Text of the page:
How the railroad shaped a young man's boyhood
By DAVID REESE
From our massive sand bunker next to the railroad tracks we could feel the trains rumble past, the sand spilling off the cool dark walls onto our plywood floor.
Just about knee high to well-digger's knee, my buddies and I had built this foxhole near the train tracks in my hometown of Alberton, once a thriving railroad town on the Milwaukee Railroad line 30 miles west of Missoula. My colleagues and I, all less than 10 years old, found this summer hideout to be a perfect place to escape the summer heat, and a place where we could collect our coins flattened on the tracks. We also collected half-burnt fusees, which the railroad workers used to signal each other in the switching yard at night.
One time we put several of the bright-red fusees together to watch the sulfur burn, and burn they did; we escaped from the dugout as the flares lit up the hole, and I watched from my bathroom window in my parents’ house as the eery red glow burned into the night.
The lights went out on the Milwaukee Railroad in 1979, when it pulled out of western Montana towns like Alberton and Superior. Soon the town’s population began to crumble, too. My family moved to Missoula, but something from those childhood wanderings along the tracks left an indelible mark. Into my college years at University of Montana, I would often hop a freight train for fun ... or transportation.
Coming back from working on a fire in Oregon in summer 1986, my buddies and I climbed aboard the Burlington Northern eastbound out of Spokane. Pretending we were in a low budget action movie, we ran on top of the moving boxcars until just outside Spokane the BN "yard bull" pulled the train over, admonished us for riding on top of the train, and told us to "get down inside that box car and stay there."
Now, when I'm around trains in the nearby town of Whitefish, I’m soothed by the low rumble of diesel engines in the train yard, and the nightly clanking of freight cars being put together. I have a few friends who are engineers on the BNSF, and I love to hear their stories about managing those behemoths.
To some the sound may be loud and obnoxious, but to me the train yard is a reminder of childhood times, of simpler days when grit and muscle and sweat got the job done, not keyboards and email. Across Whitefish Lake the plea of the train whistle echos, the telltale, four-syllable wonk.wonk…..WONK….wonk.
In towns like Whitefish and Laurel, Livingston and Missoula, trains are still a vital link to the rest of the state. While the yards might not be building trains that haul ore from mines around Montana, they’re hauling different kinds of commodities, like natural gas from the refineries in Billings or passengers on the Montana Daylight, a daytime passenger train that runs between Livingston and Sandpoint, Idaho.
I took a ride on Montana Daylight train many years ago, joining about 100 other people who wanted to harken back to the days when railroads hauled people around the state. I watched the Montana landscape roll past while the steel wheels clicked away underneath me. I learned a few new words, too, from Bill Taylor, a historian who worked on the Daylight — words like “consist,” the order in which a train is made; “jerkwater town,” a phrase coined because in small towns in the 1900s the train workers had to stop the train, climb up the wooden water tower and jerk the handle on the tower to fill their steam engines.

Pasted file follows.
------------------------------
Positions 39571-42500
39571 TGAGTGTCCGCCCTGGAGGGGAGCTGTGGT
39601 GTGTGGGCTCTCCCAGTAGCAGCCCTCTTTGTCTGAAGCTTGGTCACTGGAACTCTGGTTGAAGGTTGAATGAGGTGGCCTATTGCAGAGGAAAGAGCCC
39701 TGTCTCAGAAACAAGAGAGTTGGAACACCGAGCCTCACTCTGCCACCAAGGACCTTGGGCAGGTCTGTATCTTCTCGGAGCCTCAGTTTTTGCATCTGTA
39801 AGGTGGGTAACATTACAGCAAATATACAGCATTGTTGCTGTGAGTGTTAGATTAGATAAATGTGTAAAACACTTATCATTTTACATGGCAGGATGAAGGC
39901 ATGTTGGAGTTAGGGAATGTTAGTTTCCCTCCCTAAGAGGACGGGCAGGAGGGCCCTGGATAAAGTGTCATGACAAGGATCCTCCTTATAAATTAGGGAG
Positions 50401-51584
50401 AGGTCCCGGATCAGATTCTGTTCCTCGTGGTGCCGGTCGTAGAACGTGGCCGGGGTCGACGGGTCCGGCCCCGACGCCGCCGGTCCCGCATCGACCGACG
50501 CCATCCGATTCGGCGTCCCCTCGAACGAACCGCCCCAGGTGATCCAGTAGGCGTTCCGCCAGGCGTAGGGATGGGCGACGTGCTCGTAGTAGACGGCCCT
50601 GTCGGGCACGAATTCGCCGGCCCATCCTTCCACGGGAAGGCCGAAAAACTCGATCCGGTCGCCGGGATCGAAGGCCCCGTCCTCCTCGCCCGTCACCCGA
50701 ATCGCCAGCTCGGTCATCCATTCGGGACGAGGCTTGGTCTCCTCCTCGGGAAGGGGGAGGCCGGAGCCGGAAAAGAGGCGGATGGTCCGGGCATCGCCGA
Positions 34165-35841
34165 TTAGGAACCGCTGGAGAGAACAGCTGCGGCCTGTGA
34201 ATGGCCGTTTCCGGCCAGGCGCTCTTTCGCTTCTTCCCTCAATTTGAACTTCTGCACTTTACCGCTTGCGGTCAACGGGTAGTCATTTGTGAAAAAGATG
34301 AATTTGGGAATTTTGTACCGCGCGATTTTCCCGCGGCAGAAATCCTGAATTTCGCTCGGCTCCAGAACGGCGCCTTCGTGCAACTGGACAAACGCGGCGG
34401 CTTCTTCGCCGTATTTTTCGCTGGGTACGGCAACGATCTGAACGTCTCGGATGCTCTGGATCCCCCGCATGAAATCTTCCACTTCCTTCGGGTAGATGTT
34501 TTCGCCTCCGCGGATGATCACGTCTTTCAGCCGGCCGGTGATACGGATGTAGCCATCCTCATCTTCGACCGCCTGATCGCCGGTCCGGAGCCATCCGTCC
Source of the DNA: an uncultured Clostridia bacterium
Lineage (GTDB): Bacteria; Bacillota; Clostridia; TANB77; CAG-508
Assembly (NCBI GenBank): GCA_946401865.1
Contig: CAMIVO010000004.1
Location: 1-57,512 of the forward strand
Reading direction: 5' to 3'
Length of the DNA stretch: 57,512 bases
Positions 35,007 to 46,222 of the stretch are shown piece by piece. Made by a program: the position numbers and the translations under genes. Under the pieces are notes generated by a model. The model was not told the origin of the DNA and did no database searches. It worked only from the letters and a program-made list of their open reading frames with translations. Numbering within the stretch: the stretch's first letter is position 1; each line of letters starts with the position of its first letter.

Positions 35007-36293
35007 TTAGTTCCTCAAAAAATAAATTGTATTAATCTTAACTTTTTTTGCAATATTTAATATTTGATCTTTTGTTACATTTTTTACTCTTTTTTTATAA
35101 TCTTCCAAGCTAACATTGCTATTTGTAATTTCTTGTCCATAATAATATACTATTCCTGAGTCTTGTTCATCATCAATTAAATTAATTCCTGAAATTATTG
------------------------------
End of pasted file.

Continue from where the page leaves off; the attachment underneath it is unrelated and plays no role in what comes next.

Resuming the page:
We rode the Daylight out of Missoula up Evaro Hill, that dark canyon on U.S. 93 where the mainline for the Northern Pacific was laid in 1883. The etymological beginnings of Evaro vary; Taylor thought it could have been named after an Indian chief, while others say it was a former train conductor’s wife, Eva Rose, it was named after.
Along Mullan Pass, where the train cuts over the Continental Divide west of Helena, Taylor told be about place names like Tiptop, Skyline, Terrafirma and Weed, places that early conductors coined. “Highball,” I learned from Taylor, was the word used for early railroad signals; old track systems had signals with two balls, and when the top ball was lit, it meant “go.”
“Stabbed” was another word I’d not heard in the context of railroad jargon; but this word defines when a train is put in a siding for long period of time while other trains whistle past.
Montana railroad history is rich and colorful. A museum in Alberton also does a wonderful job of educating the public about Montana’s railroad beginnings. The Mineral County Historical Society museum is housed in the former Mineral County branch library, a one-room building in downtown Alberton where my mother was once librarian.
As a kid I’d play around on the train tracks out behind the library after school, setting out coins to be flattened or collecting spikes that had wiggled out of the tracks.
One day a few summers ago I stopped in Alberton to poke around. I didn’t get to see if my old dugout fort next to the tracks was still there. It had probably fallen in on itself just as the Milwaukee Railroad had done 25 years ago. Didn’t matter, really.
Up here in in the Flathead Valley, I still get to hear the lonely wail of train horns cutting through the night. When I hear those horns I wonder if there isn’t some kid out there somewhere, playing in a fort by the tracks, burning half-spent fusees and waving at the hobos.